Mark Haskell Smith: Moist

Smith’s racy, fast-moving crime novel is a little difficult to pigeonhole. The characters take their internal lives and external situations too seriously for broad comedy — even a scene, for instance, in which a straight character accidentally pulls up a gay porn web site just as a police detective enters to question him is more about emotional tension than yuks. But the coincidence-heavy situations Smith knits his oddball clump of characters — a pathology lab worker, a b-list TV cook, a sex therapist, a detective, and assorted hoods — into are a little too outré for serious noir (the MacGuffin here is a missing arm with a prominent erotic tattoo). And there’s a mild pomo sheen over everything — Smith is clearly aware of crime genre conventions; he selectively chooses to honor some and flout others. He also elides a few significant scenes, not from the common motive of setting up surprises for the reader, but because the reader can easily fill in their details, rendering them less interesting to read (and to write, probably).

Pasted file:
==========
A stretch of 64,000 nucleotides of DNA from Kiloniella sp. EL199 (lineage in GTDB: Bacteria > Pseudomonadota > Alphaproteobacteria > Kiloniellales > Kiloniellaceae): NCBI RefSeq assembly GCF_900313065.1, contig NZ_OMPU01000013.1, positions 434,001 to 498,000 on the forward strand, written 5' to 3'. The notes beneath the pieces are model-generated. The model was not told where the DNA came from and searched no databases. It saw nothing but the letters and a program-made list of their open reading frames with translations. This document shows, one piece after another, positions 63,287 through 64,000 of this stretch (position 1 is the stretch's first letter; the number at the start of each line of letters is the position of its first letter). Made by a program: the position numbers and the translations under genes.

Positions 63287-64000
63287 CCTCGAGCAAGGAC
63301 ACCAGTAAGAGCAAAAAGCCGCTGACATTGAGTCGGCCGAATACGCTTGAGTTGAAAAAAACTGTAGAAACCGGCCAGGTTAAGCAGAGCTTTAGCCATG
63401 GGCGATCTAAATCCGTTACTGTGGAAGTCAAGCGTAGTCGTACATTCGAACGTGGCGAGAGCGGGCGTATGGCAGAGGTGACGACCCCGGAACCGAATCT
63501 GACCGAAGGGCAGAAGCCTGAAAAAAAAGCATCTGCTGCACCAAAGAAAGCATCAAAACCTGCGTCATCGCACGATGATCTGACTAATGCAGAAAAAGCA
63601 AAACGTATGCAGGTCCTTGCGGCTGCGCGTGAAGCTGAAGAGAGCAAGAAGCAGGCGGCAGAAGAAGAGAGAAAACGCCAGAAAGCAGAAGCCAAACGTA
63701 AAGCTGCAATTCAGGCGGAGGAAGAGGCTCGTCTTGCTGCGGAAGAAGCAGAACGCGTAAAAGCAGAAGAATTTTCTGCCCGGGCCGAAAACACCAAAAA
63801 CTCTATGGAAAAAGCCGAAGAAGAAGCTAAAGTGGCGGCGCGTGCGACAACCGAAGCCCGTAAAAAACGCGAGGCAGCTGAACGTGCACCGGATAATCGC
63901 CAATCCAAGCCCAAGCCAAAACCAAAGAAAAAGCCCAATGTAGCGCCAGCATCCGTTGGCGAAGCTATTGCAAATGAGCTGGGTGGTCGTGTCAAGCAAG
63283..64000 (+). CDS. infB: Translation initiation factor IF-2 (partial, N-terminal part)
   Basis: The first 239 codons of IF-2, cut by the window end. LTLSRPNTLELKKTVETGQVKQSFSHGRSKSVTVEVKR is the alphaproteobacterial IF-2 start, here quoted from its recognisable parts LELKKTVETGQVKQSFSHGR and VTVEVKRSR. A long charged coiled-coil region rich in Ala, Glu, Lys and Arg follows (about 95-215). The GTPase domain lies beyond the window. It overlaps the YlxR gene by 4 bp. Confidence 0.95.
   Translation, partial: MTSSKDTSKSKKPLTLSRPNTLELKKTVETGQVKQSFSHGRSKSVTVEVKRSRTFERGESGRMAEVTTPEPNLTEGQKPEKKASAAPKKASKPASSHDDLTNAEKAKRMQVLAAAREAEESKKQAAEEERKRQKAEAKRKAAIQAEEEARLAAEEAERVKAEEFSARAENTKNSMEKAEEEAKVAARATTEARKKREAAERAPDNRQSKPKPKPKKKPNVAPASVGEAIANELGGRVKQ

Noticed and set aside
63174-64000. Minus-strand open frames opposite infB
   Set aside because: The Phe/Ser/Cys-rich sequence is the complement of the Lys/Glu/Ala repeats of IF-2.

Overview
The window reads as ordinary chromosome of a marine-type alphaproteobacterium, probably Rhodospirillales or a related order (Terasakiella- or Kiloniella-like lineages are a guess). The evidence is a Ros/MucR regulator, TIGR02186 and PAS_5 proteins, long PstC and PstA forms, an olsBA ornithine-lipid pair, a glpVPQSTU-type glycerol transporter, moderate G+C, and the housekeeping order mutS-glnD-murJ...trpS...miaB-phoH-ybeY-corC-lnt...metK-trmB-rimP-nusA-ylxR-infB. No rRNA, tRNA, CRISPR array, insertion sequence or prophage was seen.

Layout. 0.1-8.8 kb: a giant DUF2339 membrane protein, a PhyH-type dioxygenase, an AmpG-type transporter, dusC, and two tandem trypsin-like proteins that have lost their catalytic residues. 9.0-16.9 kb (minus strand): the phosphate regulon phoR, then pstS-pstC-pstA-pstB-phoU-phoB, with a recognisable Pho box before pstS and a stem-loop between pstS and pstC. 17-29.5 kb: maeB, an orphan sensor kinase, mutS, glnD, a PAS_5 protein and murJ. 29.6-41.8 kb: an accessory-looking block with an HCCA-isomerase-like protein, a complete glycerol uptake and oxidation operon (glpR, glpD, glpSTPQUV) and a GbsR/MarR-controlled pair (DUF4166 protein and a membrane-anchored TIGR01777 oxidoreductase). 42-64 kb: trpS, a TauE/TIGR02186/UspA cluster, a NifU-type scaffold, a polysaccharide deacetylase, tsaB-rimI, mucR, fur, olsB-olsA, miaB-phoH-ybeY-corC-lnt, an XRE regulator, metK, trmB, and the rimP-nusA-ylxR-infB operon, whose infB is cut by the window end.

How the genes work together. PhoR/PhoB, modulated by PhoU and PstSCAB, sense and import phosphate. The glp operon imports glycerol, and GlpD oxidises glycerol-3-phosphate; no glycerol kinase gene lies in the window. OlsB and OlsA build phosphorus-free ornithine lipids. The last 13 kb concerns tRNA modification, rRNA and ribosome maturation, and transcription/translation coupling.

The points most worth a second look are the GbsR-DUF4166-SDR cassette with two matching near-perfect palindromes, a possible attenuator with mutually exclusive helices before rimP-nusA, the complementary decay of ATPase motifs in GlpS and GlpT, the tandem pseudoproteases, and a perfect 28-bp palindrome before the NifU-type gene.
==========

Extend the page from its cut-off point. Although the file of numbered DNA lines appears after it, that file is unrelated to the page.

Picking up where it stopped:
I liked it enough to read more from Smith.

Since I wondered: Moist, published in 2002, uses a plot element that the The Sopranos first explored in 2000 (and then largely dropped until Season 6). Given what I know about the incubation period of novels and screenplays, it seems unlikely that one influenced the other.

needs more demons? I’ll go with “no.”

Published by therealsummervillain

likes: equality, making things easier to use, biking, jangle, distortion, monogamy dislikes: bigotry, policies that jeopardize people, lack of transparency

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